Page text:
Cafe Reviews

Chef Bernie Kantak's The Gladly: Neat New American Cuisine

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See also: Review - Gertrude's at The Desert Botanical Garden

Reworked from its formerly formal setting into a clubby, casual, light-filled dining room, the Gladly does comfort food one better. On an initial visit, we started with pistachio chicken liver pate. Cold and smooth and closer to chopped liver than traditionally creamy pate, the pate proved a perfect opener. Tasty on its own, this mellow liver dish is a real show-stopper paired with a dollop of sage mustard, a glob of the crunchy pickled onions that show up in a number of Gladly dishes, and a tiny pile of capers, all of which enhanced the mellow flavor of the liver. I couldn't taste pistachios.

We paired the pate with the stunning roasted Brussels sprouts appetizer, a sophisticated take on comfort food featuring perfectly paired textures. Roasted, the sprouts were soft inside and crispy outside, nestled into a puddle of mild corn grits studded with whole corn kernels and fixed up with pungent Pecorino cheese.

The Gladly's Caesar was nothing special. The dressing was fragrant with garlic but lacked any real anchovy presence. It replaced the kick of lemon or vinegar with black pepper that made for a too-spicy salad served with tomatoes, a Caesar misstep. Bacon fat croutons were a nice touch.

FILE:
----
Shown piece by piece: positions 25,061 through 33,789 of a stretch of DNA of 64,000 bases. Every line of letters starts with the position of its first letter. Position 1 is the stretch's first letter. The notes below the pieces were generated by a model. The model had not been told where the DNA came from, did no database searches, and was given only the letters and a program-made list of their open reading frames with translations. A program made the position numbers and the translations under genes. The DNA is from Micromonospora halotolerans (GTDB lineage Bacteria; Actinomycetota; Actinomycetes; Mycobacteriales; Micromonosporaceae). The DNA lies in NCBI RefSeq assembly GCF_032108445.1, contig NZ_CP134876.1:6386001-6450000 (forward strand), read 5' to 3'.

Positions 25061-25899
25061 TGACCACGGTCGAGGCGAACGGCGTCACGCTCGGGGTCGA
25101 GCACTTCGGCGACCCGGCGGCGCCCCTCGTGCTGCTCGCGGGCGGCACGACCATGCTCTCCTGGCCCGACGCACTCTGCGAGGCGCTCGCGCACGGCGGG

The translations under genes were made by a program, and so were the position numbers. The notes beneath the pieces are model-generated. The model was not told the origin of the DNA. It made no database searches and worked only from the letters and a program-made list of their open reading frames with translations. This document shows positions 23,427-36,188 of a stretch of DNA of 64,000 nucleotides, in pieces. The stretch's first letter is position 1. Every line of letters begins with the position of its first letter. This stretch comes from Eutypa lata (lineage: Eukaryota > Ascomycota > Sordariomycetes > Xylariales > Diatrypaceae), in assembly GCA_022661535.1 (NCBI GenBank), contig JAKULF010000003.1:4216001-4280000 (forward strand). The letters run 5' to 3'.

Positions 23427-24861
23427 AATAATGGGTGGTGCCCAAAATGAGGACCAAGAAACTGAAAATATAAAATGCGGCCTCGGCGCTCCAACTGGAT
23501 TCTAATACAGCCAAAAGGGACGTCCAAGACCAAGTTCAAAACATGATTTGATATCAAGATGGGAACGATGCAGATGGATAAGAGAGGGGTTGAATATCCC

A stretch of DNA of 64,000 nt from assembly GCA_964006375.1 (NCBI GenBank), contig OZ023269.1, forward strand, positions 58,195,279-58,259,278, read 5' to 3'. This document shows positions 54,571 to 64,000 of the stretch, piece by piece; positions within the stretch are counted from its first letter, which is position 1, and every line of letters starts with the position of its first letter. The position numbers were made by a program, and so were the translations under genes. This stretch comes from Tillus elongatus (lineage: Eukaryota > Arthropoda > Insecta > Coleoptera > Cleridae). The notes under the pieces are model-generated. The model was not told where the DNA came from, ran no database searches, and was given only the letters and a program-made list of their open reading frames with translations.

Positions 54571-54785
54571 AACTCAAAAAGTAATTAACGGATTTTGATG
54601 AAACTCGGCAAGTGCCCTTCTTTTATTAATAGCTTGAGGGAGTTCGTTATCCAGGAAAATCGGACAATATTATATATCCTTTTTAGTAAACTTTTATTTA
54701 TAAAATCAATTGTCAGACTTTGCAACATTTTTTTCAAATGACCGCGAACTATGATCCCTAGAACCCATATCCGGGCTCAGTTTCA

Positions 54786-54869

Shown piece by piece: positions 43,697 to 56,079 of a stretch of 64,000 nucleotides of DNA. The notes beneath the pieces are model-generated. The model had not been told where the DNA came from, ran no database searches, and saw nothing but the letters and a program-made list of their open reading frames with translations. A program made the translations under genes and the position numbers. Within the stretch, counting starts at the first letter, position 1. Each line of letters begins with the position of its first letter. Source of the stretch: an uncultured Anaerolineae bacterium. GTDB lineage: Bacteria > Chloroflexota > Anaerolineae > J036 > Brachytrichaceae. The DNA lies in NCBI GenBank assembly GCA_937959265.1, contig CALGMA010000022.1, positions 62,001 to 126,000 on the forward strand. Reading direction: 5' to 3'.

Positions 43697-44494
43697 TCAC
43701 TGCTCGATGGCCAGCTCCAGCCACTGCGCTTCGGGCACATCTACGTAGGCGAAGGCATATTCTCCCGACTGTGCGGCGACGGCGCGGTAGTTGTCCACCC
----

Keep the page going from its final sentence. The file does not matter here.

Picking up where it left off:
Duck meatloaf stopped just short of perfection. Formed, not ground, the duck meat was moist but not greasy, nicely crusted with foie gras mousseline baked on top in place of meatloaf's traditional tomato glaze. The accompanying smoked cherry demiglace was a misfire: smoky and cloying, it vanquished the subtle tastes of duck. Fortunately, it was served on the side. The accompanying rosemary millet was genius. Millett is sometimes gritty and bland, but this one was buttery and not overwhelmed by rosemary or unpleasantly grainy. I dipped the side of nicely wilted asparagus into mine.

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Robrt L. Pela has been a weekly contributor to Phoenix New Times since 1991, primarily as a cultural critic. His radio essays air on National Public Radio affiliate KJZZ's Morning Edition.
Contact: Robrt L. Pela